Compared with traditional designs for dry bulk tanks, the ISO-Veyor comes with a number of design improvements that provide better performance during operation, such as horizontal discharge (without need for tipping) and residues of only 0.2% following discharge. In addition, the innovative design is capable of multiple discharges of powders without the need for calibration and offers a class-leading payload due to the flat fluidization bed.

In opting for the ISO-Veyor Golden Bay showed a preference for equipment with superior build quality and a proven track record. Sean Dillon, logistics manager for the company, commented: ‘The ISO-Veyor was primarily chosen for its robust design, operational performance and long list of previous approvals. Intermodal equipment gives us greater flexibility in managing our fleet. The unit can be used across any number of combinations involving road, rail and sea options, thereby widening our flexibility and overall appeal to customers.’

The ISO-Veyor is now available across the globe. As well as recent contracts and expansion in Asia and Europe, InBulk’s specialist containers are also widely used in countries such as the US, Canada, South America, Africa and Iceland. Recently, many cement suppliers and construction and mining companies have made the switch to ISO-Veyors and are establishing new supply chains in a bid to increase efficiency and cut transport costs.

The products that can be transported in ISO-Veyors includes minerals such as cement, fly ash, ground granulated blast-furnace slag, white cement, aluminates and waste materials. Future developments may see the system extended to chemicals and food-grade versions, which would be fully cleanable; in line with current systems for liquid ISO tanks.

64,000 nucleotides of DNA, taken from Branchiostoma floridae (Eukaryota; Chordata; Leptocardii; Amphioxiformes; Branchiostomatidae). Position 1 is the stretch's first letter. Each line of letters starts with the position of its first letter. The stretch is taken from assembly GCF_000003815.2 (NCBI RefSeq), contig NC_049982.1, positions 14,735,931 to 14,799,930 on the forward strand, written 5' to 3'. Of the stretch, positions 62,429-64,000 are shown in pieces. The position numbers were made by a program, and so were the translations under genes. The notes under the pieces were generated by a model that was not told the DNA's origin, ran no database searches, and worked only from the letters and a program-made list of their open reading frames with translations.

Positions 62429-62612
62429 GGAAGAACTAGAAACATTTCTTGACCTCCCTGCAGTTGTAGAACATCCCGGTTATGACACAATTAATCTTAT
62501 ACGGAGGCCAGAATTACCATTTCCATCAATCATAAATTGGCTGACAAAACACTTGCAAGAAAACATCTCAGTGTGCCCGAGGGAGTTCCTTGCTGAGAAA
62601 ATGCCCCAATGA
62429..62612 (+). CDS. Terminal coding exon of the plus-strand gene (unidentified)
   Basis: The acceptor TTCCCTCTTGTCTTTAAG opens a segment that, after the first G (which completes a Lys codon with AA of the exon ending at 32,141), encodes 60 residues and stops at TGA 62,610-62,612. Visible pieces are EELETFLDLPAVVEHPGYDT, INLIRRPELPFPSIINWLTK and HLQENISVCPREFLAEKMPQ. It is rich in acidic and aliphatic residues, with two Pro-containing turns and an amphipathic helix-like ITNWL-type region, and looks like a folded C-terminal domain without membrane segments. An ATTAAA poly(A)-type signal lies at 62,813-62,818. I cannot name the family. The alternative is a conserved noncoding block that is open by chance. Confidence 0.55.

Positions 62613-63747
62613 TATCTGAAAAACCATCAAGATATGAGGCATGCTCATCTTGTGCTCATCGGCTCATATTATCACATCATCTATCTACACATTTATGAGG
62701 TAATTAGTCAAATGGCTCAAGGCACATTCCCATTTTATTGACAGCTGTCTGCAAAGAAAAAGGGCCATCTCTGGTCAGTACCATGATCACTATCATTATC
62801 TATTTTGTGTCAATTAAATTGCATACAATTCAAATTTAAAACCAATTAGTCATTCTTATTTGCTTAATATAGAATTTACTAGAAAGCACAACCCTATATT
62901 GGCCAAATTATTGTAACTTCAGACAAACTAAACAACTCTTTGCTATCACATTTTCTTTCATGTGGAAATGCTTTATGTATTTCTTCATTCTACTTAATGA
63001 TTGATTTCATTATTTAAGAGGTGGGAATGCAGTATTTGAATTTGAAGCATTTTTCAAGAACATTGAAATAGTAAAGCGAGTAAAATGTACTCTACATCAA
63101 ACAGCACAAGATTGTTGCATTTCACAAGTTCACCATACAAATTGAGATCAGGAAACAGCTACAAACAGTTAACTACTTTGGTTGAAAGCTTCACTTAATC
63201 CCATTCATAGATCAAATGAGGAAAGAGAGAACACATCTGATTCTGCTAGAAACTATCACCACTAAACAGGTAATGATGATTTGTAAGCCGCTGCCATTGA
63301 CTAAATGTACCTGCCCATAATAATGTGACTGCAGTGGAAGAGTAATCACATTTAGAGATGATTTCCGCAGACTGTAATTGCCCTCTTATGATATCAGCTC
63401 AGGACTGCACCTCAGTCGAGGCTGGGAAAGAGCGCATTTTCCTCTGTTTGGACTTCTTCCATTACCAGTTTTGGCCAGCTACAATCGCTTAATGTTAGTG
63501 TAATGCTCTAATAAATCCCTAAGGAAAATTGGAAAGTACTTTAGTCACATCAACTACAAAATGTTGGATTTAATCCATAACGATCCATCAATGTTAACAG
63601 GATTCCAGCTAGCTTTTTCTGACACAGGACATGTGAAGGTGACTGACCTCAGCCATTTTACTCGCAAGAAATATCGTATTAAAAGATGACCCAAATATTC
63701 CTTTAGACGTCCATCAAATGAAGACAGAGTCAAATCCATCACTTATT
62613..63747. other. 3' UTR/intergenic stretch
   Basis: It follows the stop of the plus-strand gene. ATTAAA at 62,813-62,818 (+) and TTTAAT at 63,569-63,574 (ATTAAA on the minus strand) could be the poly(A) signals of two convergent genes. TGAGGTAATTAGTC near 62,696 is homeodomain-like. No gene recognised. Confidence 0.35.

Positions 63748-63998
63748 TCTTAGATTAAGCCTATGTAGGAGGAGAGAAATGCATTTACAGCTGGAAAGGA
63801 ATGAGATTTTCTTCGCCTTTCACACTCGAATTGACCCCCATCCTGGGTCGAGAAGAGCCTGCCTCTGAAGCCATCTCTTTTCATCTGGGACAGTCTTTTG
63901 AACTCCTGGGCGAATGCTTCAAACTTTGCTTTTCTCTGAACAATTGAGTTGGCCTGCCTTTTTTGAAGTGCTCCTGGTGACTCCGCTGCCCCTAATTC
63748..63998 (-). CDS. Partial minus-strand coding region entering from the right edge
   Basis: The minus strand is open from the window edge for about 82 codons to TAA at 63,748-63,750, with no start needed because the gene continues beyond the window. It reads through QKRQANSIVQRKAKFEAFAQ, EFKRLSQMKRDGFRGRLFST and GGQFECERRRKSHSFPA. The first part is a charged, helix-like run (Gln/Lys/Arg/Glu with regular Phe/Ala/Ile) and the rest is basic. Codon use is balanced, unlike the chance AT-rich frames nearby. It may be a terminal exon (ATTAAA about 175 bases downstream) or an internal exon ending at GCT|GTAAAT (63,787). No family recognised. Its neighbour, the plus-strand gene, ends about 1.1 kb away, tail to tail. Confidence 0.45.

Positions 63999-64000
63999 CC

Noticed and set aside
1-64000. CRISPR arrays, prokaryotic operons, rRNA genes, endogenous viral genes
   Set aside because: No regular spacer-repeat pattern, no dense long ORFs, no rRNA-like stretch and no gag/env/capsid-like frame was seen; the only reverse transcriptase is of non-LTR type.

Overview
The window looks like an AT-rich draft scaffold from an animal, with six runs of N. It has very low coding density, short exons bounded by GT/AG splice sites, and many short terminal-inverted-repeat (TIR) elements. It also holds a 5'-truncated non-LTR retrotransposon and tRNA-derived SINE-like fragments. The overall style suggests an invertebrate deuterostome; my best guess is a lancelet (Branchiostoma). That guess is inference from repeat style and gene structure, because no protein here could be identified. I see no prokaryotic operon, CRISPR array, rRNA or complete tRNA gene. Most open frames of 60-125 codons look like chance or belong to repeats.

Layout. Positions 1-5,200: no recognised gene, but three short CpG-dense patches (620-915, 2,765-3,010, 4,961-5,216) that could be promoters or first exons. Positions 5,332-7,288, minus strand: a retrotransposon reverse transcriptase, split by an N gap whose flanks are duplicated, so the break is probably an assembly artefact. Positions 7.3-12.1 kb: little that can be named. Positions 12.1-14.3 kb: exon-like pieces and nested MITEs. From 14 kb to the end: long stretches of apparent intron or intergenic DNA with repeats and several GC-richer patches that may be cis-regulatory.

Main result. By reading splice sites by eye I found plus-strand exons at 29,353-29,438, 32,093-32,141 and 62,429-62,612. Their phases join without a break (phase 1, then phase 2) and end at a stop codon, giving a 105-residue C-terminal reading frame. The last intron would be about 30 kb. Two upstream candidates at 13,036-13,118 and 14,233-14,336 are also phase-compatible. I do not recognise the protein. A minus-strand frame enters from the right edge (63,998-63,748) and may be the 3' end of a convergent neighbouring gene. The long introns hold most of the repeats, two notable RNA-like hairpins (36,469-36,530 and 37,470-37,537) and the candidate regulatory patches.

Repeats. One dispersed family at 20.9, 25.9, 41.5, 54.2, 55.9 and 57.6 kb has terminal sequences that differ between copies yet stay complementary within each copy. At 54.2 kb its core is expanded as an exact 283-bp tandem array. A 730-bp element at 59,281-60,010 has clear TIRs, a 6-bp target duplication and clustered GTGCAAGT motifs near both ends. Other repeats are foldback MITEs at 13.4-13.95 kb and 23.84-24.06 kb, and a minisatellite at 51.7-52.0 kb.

Dean Reilly, marketing manager at InBulk, explained: ‘We are delighted to receive the first orders for ISO-Veyors from Golden Bay Cement. In order to fulfil the requirement, we achieved the necessary ‘Worksafe’ approvals in a matter of only a few weeks. We are experiencing a large volume of new enquiries, especially from island locations in and around Asia. In particular, there is huge scope for development in Indonesia and Malaysia.’

In addition to new developments in New Zealand, InBulk Technologies Ltd have received an order from one of Malaysia’s leading cement producers, Taesk Cement.

Singapore provides a stable market for cement with just over 6 million tonnes consumed during 2013 and current yearly growth estimated at close to 5%. A combination of factors is driving the trend for 100% imports, including the closure of the country’s long-established grinding facilities, zero trade tariffs and excellent supporting infrastructure.

Tasek Cement were looking for the necessary equipment for the flexible exportation of cement by rail to Singapore. Cement loading takes place in Malaysia, with the empty ISO-Veyor trains passing through a rail-loading shed where the containers are quickly filled via drop-down loading spouts. Once an entire train has been loaded, it makes its way to Singapore.